The proposed Blackwater West training facility at Potrero would include 15 firing ranges for automatic and semi-automatic weapons and small caliber guns, as well as an emergency vehicle operator’s course the length of ten football fields -- 3,280 feet in length and 1,320 feet in width, according to a project description. The facility would also include bunkhouses and commando-type training facilities, ship simulators, and law enforcement and rescue safety training towers with rock-climbing walls and platforms.
Multiple San Diego County records indicate that "hazards" -- including “explosives” – “should” be stored in an "armory" at the site.
Blackwater West's Bonfiglio denied that the project would use explosives.
"No bombs,” he said. “No tanks, no heavy artillery."
Residents contend Blackwater’s proposal is being fast-tracked through the planning process under streamlined procedures recently adopted by San Diego County to expedite processing of major projects such as housing developments. A public "Notification of Preparation" hearing is scheduled for Apr. 5 at the San Diego Department of Planning and Land Use; citizens have until Apr. 27 to respond.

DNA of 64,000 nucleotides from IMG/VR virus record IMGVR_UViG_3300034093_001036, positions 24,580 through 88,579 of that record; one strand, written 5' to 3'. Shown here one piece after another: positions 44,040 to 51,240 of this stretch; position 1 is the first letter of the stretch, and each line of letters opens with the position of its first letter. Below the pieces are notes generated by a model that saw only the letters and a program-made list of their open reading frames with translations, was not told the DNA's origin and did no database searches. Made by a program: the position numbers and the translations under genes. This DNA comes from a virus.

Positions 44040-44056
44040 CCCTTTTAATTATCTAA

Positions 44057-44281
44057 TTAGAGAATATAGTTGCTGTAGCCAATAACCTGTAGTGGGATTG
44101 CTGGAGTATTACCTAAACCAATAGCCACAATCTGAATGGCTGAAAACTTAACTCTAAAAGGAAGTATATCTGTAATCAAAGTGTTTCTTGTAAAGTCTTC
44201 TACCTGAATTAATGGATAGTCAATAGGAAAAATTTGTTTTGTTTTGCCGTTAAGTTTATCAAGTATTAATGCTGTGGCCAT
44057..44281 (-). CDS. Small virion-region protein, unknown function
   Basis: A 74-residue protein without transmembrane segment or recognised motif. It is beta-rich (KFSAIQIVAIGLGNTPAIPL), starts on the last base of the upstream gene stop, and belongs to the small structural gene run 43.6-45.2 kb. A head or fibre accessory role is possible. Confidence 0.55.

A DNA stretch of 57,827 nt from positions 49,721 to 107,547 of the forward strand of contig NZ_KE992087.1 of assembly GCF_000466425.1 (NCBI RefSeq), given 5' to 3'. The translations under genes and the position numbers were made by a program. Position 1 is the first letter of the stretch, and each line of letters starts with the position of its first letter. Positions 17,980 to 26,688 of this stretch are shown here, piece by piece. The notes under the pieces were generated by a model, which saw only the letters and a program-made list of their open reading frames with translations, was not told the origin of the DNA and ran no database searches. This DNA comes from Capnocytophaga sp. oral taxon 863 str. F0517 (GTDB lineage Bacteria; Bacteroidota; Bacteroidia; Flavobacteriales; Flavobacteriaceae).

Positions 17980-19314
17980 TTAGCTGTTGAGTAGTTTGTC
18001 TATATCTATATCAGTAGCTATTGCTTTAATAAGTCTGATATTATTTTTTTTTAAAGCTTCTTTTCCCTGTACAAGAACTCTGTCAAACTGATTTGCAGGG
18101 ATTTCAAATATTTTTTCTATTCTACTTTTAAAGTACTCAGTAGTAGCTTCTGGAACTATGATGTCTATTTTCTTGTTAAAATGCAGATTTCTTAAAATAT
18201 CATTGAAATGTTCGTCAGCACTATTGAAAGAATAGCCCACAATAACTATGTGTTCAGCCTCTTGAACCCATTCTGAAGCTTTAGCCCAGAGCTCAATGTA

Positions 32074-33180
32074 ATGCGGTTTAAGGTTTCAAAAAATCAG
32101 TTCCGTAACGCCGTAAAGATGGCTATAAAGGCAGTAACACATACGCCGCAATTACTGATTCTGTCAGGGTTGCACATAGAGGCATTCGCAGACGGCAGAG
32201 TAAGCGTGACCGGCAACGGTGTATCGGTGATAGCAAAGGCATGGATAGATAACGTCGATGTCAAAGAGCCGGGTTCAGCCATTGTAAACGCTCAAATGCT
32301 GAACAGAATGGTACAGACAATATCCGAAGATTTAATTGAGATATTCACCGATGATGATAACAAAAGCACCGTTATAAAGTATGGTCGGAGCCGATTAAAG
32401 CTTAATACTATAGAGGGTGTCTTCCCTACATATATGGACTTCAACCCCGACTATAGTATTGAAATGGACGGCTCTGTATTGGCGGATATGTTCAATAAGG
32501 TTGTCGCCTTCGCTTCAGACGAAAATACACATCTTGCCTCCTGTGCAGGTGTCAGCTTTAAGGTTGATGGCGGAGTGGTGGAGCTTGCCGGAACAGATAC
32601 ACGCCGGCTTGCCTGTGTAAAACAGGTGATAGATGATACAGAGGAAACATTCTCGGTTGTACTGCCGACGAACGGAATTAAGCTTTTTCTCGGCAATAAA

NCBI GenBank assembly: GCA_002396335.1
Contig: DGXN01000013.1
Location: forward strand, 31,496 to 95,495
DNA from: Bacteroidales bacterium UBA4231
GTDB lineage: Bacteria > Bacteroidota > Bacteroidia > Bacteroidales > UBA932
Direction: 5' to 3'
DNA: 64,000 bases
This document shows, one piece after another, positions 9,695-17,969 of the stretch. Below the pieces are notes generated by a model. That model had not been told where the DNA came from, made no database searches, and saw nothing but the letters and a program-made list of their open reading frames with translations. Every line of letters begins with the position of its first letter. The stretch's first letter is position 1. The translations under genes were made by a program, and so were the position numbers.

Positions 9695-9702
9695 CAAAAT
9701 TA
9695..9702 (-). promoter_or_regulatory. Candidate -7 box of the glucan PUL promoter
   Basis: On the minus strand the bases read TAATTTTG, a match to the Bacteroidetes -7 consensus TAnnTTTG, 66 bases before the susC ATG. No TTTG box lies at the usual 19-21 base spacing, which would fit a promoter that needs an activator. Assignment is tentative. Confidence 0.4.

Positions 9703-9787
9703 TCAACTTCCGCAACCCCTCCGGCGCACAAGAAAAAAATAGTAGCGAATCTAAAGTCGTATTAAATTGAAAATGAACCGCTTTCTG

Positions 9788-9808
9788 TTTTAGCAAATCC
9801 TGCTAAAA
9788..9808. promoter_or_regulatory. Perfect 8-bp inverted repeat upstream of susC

Some residents have voiced concern that the noise from the firing range will disrupt their lives. In response, Blackwater has proposed anti-skid pads and other measures to lessen noise from the driving course, which would operate for up to an hour and a half after sundown.
According to Bonfiglio, a helicopter pad would only be used for emergency landings and could benefit the community in the event of a medical emergency.
Conflict of interest
Residents also raise concerns over the role of San Diego County officials in expediting the project. An article in the San Diego Reader concluded that Potrero residents are being "ambushed" by "county bureaucrats marching alongside Blackwater USA."
Documents filed with the county indicate Blackwater officials have been meeting privately with Department of Planning and Land Use personnel since at least May of 2006. Members of the public in Potrero did not learn of the proposed project until Oct. 12 at the earliest. One whistleblower contends that failure to notify the public until late in the planning process may violate the California Environmental Quality Act; others allege that County planners may have violated the Brown Act, which mandates open meetings.